No borders is showing at the Bristol museum & art gallery until 2nd June 2013 and is a major contemporary art exhibition featuring the work of artists from around the world. It is divided into two rooms in the museum, one a white walled typical gallery space, the other wallpapered in a blue damask. In these spaces 14 artists explore notions of globalisation, history, migration and conflict.
The two spaces have different vibes, with the old damasked room seeming to present a colonial past from which the works on show are trying to escape. A few, such as the portraits of women by an unknown indian artist fit in, but the others jar. The surroundings exaggerate the meaning of the pieces, Imran Quareshi’s bloody handprints speaking of conflict and rebellion. Shilpa Gupta doesn’t like to be called a political artist, but her work often touches on the ethnic divisions of Pakistan and India. Her piece here sees two microphones seesawing up and down whilst political speeches from each side of the original partition are played out. It makes for a noisy visit, the hard to decipher words continually reminding you of the way partition completely affected so many people.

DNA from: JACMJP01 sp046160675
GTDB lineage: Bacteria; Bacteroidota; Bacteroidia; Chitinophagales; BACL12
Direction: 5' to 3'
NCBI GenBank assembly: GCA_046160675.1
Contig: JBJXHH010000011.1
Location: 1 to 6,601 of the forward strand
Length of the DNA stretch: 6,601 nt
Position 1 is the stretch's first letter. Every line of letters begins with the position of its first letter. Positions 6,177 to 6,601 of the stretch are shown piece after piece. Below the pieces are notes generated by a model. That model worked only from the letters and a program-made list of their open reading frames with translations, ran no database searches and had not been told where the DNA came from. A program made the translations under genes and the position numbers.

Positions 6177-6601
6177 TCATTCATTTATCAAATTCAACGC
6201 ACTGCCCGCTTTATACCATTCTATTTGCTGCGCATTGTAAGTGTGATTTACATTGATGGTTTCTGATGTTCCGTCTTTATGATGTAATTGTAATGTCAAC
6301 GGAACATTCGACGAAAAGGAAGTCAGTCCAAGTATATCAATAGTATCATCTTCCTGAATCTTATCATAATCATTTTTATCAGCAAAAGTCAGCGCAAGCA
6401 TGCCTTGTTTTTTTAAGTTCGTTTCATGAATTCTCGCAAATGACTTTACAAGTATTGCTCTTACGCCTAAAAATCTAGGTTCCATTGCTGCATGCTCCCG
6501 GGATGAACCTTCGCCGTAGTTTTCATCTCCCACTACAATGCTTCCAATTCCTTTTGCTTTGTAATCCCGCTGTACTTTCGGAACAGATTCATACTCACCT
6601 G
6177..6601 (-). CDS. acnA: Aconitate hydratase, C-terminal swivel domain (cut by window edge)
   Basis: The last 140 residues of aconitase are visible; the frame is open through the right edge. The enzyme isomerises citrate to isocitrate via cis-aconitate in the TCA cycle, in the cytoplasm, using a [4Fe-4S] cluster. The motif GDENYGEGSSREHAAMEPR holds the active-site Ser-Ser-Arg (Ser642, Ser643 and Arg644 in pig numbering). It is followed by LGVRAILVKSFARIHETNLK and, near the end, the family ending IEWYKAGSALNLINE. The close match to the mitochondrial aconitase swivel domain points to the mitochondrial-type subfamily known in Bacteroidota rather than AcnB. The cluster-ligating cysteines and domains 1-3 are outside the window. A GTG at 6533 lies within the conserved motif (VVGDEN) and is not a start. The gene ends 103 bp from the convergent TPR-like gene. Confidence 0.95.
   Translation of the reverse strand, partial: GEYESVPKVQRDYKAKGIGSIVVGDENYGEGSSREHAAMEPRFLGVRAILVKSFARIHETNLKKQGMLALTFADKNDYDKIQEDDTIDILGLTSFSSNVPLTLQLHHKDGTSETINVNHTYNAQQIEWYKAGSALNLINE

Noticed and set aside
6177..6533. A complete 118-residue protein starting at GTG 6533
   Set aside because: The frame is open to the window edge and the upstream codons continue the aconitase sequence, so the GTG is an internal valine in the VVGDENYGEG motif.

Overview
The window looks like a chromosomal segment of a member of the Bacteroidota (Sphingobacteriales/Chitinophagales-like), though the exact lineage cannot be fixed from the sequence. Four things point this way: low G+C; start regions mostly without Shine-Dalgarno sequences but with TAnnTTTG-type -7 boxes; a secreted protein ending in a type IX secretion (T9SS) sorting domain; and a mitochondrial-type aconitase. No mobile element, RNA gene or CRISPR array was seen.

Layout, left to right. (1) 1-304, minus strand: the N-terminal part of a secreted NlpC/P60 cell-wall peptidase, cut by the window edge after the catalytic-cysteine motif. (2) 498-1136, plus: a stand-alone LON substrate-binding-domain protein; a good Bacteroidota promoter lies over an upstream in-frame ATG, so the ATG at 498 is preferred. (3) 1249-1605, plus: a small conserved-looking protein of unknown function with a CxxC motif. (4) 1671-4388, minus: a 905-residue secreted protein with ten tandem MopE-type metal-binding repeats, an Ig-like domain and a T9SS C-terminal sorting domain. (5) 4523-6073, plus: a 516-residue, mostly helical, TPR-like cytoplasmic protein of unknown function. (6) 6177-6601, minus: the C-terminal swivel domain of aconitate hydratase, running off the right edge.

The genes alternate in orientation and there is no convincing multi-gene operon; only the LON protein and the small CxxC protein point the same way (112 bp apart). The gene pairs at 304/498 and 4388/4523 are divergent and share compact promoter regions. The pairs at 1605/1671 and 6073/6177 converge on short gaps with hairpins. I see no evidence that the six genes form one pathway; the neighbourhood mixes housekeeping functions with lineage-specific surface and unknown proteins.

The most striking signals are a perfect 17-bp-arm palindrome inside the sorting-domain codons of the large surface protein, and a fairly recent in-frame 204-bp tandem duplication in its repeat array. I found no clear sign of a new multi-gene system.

In the white walled room there is the large Ton of Tea by Ai Weiwei. Probably the star of the show this is still perfumed and makes a humourous comment on minimalist sculpture.
Ai Weiwei A ton of tea
The perfect cube of tea is large and slightly threatening with an odd bouquet. Your brain tells you that artworks aren’t supposed to smell, yet here it is sitting in the gallery exuding a sweet aroma. The tea is the Pur Er brand which is drunk all over China. The relocation of an artwork from China mocks the usual hi-tech Chinese products that find their way here and it sits in the gallery like a brazen interloper.
Other pieces in this gallery include the mini art gallery by Walid Raad complete with miniature video projections and documentary photographs of sugar cane plantation workers by the South African Zwelethu Mthethwa. These are pictured staring down the camera and are not the docile workers of Millet’s paintings. They are badly dressed and exhausted yet remain defiant.
One artist on show whose popularity needs explaining to me is Tala Madani, an artist from Tehran who now lives in New York and Amsterdam.
Tala Madani, Double Head Index
There is a crudeness to her painting that is seen elsewhere and can often allow other parts of the work to shine through. But with the deliberately restricted palette and the wantonly unreadable image I had a sense of the artist playing with me, daring me to stroke my chin and say Marvellous. The curator wrote that the meaning of Madani’s work remains elusive, and with that I can concur. If anyone has any pointers to how it should be interpreted please leave them in the comments below.